On Netflix, magic, and the American ritual

Ben Roden

Ben Roden
Asst. Arts & Culture Editor

On Main Street in Logan there used to be a little art house movie theater. Now wait a second – I don’t want you to get the wrong idea when I say “art house.” The place wasn’t vintage-y, or hip, or even particularly clean. There was only one screen, a dimly lit lobby, and a candy counter that never seemed to be fully stocked. The sense that this place was hemorrhaging money was almost perceptible, like a low buzz beneath the hum of the projector. Still, there was something endearing about the theater’s simple, perseverance. It was an uncomplicated place to watch complicated movies, and I spent dozens of weeknights there, watching films too weird or too foreign or too smart for any of Cache Valley’s megaplex chains. Sadly, but unsurprisingly, the theater folded in 2008. I read that a couple of students tried to revive it a few years later to no avail. As of last Wednesday, the current owner plans to renovate the building for use as a retail space – he’s looking for renters, in case anyone’s interested. I don’t bring this up to lament the death of the local show house – although maybe you’ll have to put up with that in a future column – but simply to set the stage for one of my favorite memories.

One cold, wet October night, I went to see George Clooney’s excellent drama about Edward R. Murrow’s battle with Cold War witch hunter Joseph McCarthy. Because of the film’s subject matter, and maybe because it was shot in black and white, I was the only person in the theater under 60. As the closing credits rolled and the theater began to empty, I stayed in my seat, scribbling out a basic outline for a review of the film. I noticed an older gentleman seated a few rows in front of me. I wondered if maybe he’d fallen asleep until I heard him singing along to the jazz standards playing over the credits. I sat in silence to the very end of the reel, and this man sang every word to every song, swaying gently and gracefully, quietly weeping. When the screen finally went dark, we stepped out into a gentle, swirling snowfall. As he turned to head north, we looked at one another, and smiled. His cheeks were still wet. I never saw him again.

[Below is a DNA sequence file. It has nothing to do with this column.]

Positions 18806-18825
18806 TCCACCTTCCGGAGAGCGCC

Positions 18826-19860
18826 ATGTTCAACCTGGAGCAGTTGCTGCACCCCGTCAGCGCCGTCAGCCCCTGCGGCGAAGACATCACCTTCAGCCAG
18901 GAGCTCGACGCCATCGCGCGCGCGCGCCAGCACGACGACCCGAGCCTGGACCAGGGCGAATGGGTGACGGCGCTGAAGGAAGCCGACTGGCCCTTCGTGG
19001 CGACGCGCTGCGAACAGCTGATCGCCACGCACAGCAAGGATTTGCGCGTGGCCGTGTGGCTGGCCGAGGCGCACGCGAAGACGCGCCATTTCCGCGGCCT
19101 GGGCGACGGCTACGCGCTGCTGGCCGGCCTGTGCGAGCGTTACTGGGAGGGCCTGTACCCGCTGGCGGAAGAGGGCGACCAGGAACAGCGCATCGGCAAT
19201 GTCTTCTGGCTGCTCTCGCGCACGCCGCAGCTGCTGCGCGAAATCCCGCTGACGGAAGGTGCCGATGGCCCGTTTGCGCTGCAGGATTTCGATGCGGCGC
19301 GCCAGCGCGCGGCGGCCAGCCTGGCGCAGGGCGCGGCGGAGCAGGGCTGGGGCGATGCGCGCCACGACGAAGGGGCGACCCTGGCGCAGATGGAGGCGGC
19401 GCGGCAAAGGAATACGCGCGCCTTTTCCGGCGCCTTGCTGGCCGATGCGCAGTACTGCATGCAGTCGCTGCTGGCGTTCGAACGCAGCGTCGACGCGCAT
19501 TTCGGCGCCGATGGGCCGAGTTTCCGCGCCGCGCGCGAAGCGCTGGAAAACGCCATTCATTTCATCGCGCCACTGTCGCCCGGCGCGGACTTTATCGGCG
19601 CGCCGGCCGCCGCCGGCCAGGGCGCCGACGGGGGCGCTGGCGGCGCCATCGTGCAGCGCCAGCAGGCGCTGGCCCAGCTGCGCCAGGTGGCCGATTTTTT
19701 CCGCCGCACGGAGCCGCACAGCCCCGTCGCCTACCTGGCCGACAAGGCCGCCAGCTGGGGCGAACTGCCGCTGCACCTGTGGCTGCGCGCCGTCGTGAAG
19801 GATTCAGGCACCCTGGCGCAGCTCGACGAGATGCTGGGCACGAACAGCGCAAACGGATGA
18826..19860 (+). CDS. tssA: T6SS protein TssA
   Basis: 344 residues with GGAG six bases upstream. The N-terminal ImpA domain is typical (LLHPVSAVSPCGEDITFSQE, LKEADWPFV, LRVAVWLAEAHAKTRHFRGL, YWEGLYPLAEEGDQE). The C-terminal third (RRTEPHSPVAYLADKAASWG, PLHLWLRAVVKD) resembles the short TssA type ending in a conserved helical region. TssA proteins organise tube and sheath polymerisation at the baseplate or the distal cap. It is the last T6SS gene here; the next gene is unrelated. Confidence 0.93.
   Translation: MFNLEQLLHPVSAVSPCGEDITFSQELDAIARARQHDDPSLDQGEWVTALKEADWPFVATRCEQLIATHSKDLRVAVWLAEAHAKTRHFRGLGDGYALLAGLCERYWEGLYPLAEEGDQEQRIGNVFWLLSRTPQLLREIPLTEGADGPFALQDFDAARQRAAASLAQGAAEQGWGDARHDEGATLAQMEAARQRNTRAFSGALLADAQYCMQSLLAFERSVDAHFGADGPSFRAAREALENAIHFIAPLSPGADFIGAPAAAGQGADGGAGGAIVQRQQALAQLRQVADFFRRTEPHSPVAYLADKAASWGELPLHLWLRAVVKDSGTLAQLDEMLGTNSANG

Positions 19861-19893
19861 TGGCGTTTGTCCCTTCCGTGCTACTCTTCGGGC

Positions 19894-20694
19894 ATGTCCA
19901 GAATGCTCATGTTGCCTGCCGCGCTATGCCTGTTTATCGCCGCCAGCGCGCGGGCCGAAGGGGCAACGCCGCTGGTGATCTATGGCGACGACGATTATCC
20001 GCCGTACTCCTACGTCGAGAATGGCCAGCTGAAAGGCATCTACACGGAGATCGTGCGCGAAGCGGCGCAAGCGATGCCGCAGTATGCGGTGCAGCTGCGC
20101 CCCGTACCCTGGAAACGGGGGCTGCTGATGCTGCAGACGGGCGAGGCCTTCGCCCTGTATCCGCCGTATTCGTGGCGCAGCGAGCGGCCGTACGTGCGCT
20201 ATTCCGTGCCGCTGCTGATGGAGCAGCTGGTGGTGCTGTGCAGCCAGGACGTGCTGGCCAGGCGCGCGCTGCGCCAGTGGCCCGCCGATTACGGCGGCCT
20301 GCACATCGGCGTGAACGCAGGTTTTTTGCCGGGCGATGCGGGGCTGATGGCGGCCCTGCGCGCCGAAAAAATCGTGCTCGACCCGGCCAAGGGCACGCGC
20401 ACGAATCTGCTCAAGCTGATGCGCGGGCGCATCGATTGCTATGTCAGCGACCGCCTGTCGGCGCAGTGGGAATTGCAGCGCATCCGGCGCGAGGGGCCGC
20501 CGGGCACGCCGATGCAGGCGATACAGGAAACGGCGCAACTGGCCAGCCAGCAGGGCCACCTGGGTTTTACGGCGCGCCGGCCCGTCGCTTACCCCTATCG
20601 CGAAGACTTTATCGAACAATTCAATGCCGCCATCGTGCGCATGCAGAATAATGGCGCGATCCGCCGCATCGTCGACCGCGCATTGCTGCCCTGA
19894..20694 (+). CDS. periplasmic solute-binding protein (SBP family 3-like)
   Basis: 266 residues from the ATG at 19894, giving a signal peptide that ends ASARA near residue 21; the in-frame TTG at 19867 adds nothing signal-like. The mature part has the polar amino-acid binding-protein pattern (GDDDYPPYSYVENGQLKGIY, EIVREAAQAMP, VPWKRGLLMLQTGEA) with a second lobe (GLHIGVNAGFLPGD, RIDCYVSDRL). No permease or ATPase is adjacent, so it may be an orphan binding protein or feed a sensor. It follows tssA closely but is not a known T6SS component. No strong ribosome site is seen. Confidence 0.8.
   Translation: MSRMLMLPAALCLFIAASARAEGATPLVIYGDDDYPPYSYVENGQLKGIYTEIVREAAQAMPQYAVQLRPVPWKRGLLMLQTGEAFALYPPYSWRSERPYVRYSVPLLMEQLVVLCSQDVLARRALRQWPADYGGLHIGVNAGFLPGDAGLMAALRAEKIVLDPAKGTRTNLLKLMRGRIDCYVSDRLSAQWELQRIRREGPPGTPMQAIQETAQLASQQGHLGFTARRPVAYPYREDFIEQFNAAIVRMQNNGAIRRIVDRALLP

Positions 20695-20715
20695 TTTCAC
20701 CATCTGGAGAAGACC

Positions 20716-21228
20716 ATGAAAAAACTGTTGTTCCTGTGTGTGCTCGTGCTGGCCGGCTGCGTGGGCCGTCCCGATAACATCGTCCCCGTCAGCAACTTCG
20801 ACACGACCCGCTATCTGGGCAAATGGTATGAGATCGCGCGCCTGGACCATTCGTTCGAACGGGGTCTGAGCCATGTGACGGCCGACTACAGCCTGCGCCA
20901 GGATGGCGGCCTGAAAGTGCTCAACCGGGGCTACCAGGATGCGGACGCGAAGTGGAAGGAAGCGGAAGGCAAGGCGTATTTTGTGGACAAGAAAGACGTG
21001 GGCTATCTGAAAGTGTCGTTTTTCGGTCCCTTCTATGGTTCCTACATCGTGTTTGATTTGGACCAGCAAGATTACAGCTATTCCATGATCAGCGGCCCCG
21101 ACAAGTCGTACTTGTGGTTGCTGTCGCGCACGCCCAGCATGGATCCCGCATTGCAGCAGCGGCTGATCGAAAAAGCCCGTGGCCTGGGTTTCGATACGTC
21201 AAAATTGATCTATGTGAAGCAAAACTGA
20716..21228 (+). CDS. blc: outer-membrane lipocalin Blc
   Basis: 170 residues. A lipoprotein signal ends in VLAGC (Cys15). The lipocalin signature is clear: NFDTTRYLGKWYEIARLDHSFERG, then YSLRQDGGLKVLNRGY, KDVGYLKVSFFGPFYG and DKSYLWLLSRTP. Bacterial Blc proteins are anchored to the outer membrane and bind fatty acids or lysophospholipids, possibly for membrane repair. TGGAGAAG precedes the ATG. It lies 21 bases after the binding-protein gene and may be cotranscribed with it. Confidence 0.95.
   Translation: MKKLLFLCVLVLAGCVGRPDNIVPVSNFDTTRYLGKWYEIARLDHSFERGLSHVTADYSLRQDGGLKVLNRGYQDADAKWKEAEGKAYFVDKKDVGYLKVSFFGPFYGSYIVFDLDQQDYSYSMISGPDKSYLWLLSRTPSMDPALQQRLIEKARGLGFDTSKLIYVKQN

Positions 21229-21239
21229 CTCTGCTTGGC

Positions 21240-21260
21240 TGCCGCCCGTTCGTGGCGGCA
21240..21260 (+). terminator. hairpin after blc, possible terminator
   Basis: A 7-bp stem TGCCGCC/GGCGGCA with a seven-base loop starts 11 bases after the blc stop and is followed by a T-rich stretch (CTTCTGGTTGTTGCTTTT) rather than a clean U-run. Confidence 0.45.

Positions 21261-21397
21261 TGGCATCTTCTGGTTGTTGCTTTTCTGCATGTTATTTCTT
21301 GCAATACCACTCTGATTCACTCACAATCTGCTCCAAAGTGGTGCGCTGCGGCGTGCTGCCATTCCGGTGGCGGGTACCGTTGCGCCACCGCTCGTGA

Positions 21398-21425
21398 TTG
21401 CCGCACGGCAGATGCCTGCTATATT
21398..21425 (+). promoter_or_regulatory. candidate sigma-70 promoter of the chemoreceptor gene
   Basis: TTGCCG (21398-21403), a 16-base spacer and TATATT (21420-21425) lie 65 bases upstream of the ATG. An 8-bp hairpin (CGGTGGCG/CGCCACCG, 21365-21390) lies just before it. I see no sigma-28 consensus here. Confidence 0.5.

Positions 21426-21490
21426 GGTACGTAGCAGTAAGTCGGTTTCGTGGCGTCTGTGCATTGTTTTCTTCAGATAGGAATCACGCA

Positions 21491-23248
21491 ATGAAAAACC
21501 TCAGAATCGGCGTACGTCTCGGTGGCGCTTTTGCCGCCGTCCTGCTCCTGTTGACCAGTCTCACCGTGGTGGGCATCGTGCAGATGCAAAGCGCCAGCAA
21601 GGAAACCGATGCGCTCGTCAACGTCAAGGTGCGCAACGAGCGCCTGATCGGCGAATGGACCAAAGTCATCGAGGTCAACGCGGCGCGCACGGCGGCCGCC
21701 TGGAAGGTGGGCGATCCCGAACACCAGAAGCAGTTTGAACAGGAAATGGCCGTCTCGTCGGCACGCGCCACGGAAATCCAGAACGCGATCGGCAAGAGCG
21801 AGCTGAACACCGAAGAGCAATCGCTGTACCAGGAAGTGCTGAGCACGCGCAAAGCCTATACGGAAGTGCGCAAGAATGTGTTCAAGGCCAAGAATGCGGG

It’s hard to render the complexity of this moment in writing. I thought about loss. I thought about the overwhelming power of memory. I thought about how and I had, without a word and from opposite ends of life and age, shared our humanity with one another. Years later, it occurs to me that this kind of moment could only have transpired in a movie theater.

Listen, I’m all for a good Netflix binge. I‘m amazed by the technology that lets me access movies instantly on any number of handheld devices. Through internet sources, legal and not-so-legal, I’ve been able to watch incredible films that would be otherwise inaccessible to me. Amid all this wonder and ease and convenience, I have to ponder what we’re asked to sacrifice. Have we forgotten that films are more than just time killers; flashing diversions to get us through workouts and trains rides? Does the magic of flickering celluloid translate to a retina display? If baseball is the American pastime, then surely movie-going is the great American ritual, and that ritual entails exploration, and popcorn, and a floor sticky with old soda.

A plea: the next time your find yourself wandering a digital queue, find the strength to disconnect. Get off your couch. Go out into the world. Find a show house. Find a friend. Go see a movie. Be baptized in spectacle. You owe yourself an adventure.

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